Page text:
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Saturday doin's

Driving across the the George Washington Bridge, looking towards the West Side of Manhattan and Riverside Park. 6:00 PM. Photo: JH.
Monday, August 27, 2012. It was a lovely weekend in New York; warm and sunny, little humidity and a very quiet town. There were moments on East End Avenue in the middle of the day when nary a car passed by. That is amazing for New York.

On Saturday I went over to the West Side to have a meeting with JH. JH and I see very little of each other although we are in frequent communication. He lives and works on the far West Side and I on the East.

Sometimes on weekends we’ll meet up to discuss what we are doing, and Saturday we did it during a walk along Riverside Drive in the 80s. JH lives in that neighborhood and knows I am fascinated by the abundance of late 19th, early 20th century architecture in his neighborhood, as is he.

Saturday we walked up to 89th and Riverside where the Soldiers' and Sailors' Memorial Monument is and where across the street is one of the few remaining separate standing houses in Manhattan.

Across from the monument is the Isaac L. Rice house at 346 West 89th Street on the corner of Riverside. Built in 1903, Mr. Rice, who had emigrated here from Germany with his parents when he was six years old, was a lawyer and a private investor. He bought the property the same year the monument went up, for $225,000 (or many many millions in today’s currency). The brick and marble residence was called the Villa Julia (after Mrs. Rice) and was more than large enough to accommodate the six Rice children.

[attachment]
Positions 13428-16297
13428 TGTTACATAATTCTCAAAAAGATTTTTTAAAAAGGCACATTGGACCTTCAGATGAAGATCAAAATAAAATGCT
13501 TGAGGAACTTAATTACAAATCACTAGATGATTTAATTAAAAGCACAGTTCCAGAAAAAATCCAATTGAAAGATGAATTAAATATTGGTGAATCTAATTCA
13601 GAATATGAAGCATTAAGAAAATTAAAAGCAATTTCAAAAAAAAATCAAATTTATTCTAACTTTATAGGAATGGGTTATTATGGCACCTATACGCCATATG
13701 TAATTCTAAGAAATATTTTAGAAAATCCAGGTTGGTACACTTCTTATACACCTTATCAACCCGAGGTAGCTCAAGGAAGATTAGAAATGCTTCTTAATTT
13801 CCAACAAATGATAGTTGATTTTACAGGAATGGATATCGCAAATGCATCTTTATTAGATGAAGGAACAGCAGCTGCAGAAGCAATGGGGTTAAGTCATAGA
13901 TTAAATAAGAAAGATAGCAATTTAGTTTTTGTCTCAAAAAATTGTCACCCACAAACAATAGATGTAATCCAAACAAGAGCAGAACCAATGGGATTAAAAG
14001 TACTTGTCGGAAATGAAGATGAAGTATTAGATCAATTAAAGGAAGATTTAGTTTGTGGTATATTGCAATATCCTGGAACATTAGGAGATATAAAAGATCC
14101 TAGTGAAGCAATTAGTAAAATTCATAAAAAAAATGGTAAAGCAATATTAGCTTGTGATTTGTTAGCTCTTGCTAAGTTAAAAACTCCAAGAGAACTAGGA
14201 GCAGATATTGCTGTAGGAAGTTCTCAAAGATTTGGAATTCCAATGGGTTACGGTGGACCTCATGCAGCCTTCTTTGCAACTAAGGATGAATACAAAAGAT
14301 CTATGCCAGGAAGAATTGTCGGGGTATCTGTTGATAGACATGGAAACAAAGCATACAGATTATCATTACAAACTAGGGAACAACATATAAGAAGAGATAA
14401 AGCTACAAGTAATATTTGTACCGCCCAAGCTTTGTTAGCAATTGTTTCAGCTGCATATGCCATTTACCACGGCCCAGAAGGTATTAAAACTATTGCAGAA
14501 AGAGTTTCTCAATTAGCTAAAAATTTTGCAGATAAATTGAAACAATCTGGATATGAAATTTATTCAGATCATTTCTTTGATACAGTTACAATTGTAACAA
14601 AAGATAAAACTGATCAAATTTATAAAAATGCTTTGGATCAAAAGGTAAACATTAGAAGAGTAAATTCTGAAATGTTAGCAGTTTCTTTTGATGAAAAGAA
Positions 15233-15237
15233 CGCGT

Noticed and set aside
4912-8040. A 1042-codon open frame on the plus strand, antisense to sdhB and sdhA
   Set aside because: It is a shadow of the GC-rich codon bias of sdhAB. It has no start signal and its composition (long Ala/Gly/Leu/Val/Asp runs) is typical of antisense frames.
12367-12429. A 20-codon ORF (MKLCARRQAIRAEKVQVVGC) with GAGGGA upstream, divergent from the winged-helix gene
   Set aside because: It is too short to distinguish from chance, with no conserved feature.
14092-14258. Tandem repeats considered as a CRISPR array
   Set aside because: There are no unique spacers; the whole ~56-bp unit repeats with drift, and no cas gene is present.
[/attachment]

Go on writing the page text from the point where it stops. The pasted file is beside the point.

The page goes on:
Isaac Rice was an exceptionally astute businessman – one of his major investments, The Electric Boat Company – built the first submergible boats for the US Military. During World War I, Electric Boat built 85 Navy submarines and 722 submarines chasers, and later became General Dynamics. Besides his business and legal interests, Rice, who had studied music before becoming a lawyer, published books on music as well as a famous intellectual periodical called Forum. He was also a champion chess player and presented for competition several trophies. In 1895, he discovered a variation of what is known in chess as the Kieseritzky gambit which then became known as the Rice Gambit. Coincidentally or not, there are two public chess boards residing across the Drive from the Villa Julia.

The Rices sold their house only four years after moving in, evidently because business took them to Europe so often. Of their six children, a daughter Marion became the first woman to graduate in chemical engineering at MIT and also received a Masters in geology at Columbia. Marion Rice Hart was also an aviatrix and made seven solo flights across the Atlantic, and wrote three books about her life including “Who Called that Lady a Skipper” about a voyage she made on a ketch. Today the house belongs to the Yeshiva Ketana although when they tried to sell it in 1980, the New York Landmarks commission made it a landmark so the property cannot be developed.